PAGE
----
Identification & Authentication

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Using codes and passwords is ordinary but too universal. Essentially, anyone with an access card or code can access your facility (depending on the type of access control permissions that has been put into place). However, biometric security refers to the biological passcodes that cannot be forged, ensuring the individual’s accurate identification. Facial and iris recognition are becoming more popular and are becoming integrated into the security process. Scanning these biometric credentials is quick and straightforward.

High Efficiency

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Companies demand efficient security systems and want them to be the best of the best. When biometric security is implemented, it can allow your business to run much more smoothly. Biometric systems enhance safety and increase efficiency to manage critical functions, like attendance tracking for payroll. It is also helpful for employees since they don’t need to worry about carrying a card, key fob, etc.

Convenience

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One advantage of a biometric system is convenience. Biometric security gives a layer of protection in bypassing traditional passwords that allow employees to access areas and info that they need to finish their jobs. The need to reset passwords is also eliminated. After the biometric test is activated and fingerprints, iris, and facial recognition are logged, employees are all set. It is even convenient to log data and accordingly audit it.

Dual-Authentication

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Dual authentication in access control security systems requires a credential holder representing two forms of authentication. It can be an RFID card, mobile credential (through a smartphone), key fob, or pin-code as the “first” credential offered. Then, the employee will have to double down with a retina eye scan, facial recognition, or fingerprint, validating that they are the same individual who has access to this specific entry point. Dual-Authentication should be used in high-security applications where limiting access to specific personnel is critical to the business operations.  

Growth Capacity

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While companies evolve, it’s essential for security systems to grow with them. Even if you are a small business owner without many resources, biometric technology can be incredibly beneficial for growth. One significant advantage of biometric authentication is the ability to scale. These systems are very flexible and can accept additional employee’s data easily. Scalability becomes a lot easier to manage for all stakeholders involved.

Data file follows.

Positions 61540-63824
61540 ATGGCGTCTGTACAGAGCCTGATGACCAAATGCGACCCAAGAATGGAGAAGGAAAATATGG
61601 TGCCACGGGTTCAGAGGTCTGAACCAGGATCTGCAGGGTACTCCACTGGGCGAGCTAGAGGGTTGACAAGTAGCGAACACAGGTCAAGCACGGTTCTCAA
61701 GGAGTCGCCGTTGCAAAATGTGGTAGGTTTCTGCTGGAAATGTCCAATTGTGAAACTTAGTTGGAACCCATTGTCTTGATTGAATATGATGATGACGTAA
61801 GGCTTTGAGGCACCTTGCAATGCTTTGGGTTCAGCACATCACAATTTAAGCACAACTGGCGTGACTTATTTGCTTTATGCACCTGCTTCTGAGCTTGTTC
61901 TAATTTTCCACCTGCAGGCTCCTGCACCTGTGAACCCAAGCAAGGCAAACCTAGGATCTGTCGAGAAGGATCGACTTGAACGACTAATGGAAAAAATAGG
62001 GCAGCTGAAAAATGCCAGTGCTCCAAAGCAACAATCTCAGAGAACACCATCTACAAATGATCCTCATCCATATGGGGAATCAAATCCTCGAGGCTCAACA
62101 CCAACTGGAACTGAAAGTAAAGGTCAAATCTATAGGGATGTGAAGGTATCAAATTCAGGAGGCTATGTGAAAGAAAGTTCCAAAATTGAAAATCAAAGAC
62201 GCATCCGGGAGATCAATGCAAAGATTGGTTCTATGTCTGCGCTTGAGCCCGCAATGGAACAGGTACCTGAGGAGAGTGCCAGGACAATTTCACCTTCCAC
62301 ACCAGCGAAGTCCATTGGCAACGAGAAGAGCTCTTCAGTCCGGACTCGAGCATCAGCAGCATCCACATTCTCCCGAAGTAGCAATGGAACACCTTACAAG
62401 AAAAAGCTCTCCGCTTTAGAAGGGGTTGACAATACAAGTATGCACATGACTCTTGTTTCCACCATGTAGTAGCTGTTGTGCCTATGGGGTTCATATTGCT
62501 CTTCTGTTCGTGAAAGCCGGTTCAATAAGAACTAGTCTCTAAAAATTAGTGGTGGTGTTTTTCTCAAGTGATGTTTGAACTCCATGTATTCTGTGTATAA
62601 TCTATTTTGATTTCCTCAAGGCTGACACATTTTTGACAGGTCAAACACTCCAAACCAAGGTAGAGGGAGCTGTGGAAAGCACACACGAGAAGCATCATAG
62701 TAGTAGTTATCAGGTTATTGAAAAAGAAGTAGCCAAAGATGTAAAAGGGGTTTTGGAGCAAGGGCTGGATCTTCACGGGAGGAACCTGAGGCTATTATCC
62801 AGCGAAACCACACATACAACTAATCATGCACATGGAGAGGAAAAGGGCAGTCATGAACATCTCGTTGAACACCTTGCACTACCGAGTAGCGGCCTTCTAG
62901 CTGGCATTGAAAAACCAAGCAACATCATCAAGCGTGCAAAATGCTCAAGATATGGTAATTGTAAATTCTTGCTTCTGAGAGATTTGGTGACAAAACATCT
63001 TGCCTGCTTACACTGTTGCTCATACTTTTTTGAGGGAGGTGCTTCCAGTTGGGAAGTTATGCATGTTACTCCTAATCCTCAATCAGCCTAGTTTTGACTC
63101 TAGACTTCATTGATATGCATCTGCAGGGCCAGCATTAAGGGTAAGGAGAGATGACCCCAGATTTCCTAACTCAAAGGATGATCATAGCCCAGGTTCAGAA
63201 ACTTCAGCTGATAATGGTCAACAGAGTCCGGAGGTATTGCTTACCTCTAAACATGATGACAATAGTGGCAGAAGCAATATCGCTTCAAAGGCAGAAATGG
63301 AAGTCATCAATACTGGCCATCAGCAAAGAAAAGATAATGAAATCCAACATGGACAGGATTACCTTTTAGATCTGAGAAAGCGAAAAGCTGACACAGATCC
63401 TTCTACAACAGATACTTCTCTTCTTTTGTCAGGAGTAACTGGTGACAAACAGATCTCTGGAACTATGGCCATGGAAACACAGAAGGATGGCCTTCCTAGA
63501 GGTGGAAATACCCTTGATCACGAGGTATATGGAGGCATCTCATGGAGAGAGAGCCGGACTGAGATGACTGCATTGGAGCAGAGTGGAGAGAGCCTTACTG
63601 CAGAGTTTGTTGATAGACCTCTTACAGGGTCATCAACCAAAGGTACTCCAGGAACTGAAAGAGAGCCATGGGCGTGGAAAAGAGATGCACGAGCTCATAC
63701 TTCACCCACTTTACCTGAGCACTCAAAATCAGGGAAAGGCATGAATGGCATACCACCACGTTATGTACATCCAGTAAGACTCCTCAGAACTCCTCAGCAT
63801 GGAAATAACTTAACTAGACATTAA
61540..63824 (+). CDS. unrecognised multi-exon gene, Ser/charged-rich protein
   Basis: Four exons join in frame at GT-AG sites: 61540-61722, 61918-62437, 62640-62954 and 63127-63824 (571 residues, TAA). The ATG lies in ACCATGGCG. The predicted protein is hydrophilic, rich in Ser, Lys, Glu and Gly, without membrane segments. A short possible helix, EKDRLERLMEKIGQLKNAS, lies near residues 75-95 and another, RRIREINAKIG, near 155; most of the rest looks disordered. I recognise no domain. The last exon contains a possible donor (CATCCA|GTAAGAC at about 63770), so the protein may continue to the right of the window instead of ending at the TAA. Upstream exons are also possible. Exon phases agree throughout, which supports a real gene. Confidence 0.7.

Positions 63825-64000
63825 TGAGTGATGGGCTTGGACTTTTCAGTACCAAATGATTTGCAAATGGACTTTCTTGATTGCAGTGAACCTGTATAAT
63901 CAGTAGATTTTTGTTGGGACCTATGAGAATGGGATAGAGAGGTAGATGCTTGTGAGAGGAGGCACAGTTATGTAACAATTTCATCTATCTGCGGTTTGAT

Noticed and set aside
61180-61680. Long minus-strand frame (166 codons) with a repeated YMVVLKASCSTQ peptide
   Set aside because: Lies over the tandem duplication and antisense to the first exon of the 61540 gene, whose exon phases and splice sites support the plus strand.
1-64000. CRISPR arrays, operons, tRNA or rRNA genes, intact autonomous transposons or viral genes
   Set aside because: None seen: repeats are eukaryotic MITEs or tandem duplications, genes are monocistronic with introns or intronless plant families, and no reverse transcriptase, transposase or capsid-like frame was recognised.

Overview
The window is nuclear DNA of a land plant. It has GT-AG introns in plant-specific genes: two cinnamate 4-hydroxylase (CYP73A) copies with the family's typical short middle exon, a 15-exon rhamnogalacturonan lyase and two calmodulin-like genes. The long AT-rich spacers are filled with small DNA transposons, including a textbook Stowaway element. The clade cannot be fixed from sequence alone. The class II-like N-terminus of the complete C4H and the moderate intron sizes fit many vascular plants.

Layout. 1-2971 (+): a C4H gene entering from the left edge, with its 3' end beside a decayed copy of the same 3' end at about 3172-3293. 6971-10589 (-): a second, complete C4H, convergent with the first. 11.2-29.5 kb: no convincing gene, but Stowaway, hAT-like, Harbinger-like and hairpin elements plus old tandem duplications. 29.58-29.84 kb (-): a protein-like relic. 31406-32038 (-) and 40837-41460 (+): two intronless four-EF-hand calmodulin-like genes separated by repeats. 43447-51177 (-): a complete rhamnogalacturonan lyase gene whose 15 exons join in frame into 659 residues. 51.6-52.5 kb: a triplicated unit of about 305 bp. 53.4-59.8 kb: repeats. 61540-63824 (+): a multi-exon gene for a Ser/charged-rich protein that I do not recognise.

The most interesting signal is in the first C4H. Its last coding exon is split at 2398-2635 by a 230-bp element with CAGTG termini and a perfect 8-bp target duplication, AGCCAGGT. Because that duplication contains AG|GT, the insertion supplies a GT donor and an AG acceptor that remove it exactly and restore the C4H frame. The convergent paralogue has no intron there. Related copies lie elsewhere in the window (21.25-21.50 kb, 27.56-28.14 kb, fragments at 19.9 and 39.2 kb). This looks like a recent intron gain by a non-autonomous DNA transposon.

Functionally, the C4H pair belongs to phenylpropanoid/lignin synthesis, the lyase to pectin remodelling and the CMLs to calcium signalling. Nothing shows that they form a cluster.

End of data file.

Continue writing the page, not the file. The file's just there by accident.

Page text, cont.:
Lower Costs

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After the biometric system is integrated, there becomes no need to invest in any additional capital. This lowers upfront and ongoing investment costs significantly. Systems like these are also crucial in preventing loss due to illegal entries and fraud. That feature alone saves money, all while driving profitability.

User Friendly

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Biometrics has rapidly become an integral part of security infrastructure and multi-factor authentication. It provides quick and straightforward verification, audit logs, and analysis. These systems are proving themselves as critical as the industry continues to scale and gets more complex. Even more significant things in biometric security should be expected in the years to come.

The Benefits Of Biometric Access Control Systems

There are several benefits of biometric access control systems.

Difficult to Duplicate

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Since biometrics uses someone’s biology to verify their identity, it’s challenging to be taken or used by anyone other than the intended user. Classic access control items like keycards can so easily be lost or duplicated. However, biometrics are much harder to crack since biometric systems use liveness tests to ensure that the data comes from an actual human and not a fake source.

Easy Permission Management

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Admins can grant or revoke access directly from their console dashboard, ensuring that only the people granted access would proceed.

Convenience

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Biometric access control systems are incredibly convenient because they allow authorized users to access the facility with nothing but themselves. Their credentials can’t be forgotten or lost.

Easy Access

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An individual’s fingerprint biometric ID is always at hand (no pun intended), so no longer are the days of searching for that card or key fob in your wallet or purse. Your hand is now your ID.

Efficiency

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Most biometric systems can identify users in less than a second, eliminating the delays caused by identity checks, PINS, or passwords.

Reduced Costs

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Biometric access control systems save companies money by eliminating the need for security staff to man access points. Staffing a facility with several security workers can get extremely expensive.

Zero Replacement Costs

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Access control systems that use physical items, like fobs and keycards, often include hidden costs such as replacements. Employees losing or breaking fobs and keycards could frequently occur, especially if the facility is large.

Protects Expensive Equipment